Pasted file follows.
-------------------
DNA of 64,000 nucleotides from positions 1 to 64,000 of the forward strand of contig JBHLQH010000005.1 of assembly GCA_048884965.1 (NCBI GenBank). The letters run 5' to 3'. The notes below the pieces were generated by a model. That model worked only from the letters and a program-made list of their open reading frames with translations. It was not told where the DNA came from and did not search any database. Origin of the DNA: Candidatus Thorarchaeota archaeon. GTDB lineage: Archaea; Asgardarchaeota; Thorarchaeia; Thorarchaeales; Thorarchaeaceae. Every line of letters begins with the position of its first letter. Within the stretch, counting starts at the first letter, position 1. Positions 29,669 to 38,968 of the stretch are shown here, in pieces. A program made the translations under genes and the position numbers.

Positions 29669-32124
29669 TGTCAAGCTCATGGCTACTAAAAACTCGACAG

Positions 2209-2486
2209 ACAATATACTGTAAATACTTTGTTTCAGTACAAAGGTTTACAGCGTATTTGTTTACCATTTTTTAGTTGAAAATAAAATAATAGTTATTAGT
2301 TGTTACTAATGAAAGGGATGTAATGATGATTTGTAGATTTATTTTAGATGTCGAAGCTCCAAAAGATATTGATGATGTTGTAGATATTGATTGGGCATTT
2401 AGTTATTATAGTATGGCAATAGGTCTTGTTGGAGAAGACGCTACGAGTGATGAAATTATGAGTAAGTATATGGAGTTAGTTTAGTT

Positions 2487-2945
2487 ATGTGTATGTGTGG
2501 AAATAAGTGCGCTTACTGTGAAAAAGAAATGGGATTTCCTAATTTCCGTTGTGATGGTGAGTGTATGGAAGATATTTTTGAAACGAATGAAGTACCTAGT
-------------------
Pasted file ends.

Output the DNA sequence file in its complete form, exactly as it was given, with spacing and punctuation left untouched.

DNA of 64,000 nucleotides from positions 1 to 64,000 of the forward strand of contig JBHLQH010000005.1 of assembly GCA_048884965.1 (NCBI GenBank). The letters run 5' to 3'. The notes below the pieces were generated by a model. That model worked only from the letters and a program-made list of their open reading frames with translations. It was not told where the DNA came from and did not search any database. Origin of the DNA: Candidatus Thorarchaeota archaeon. GTDB lineage: Archaea; Asgardarchaeota; Thorarchaeia; Thorarchaeales; Thorarchaeaceae. Every line of letters begins with the position of its first letter. Within the stretch, counting starts at the first letter, position 1. Positions 29,669 to 38,968 of the stretch are shown here, in pieces. A program made the translations under genes and the position numbers.

Positions 29669-32124
29669 TGTCAAGCTCATGGCTACTAAAAACTCGACAG

Positions 2209-2486
2209 ACAATATACTGTAAATACTTTGTTTCAGTACAAAGGTTTACAGCGTATTTGTTTACCATTTTTTAGTTGAAAATAAAATAATAGTTATTAGT
2301 TGTTACTAATGAAAGGGATGTAATGATGATTTGTAGATTTATTTTAGATGTCGAAGCTCCAAAAGATATTGATGATGTTGTAGATATTGATTGGGCATTT
2401 AGTTATTATAGTATGGCAATAGGTCTTGTTGGAGAAGACGCTACGAGTGATGAAATTATGAGTAAGTATATGGAGTTAGTTTAGTT

Positions 2487-2945
2487 ATGTGTATGTGTGG
2501 AAATAAGTGCGCTTACTGTGAAAAAGAAATGGGATTTCCTAATTTCCGTTGTGATGGTGAGTGTATGGAAGATATTTTTGAAACGAATGAAGTACCTAGT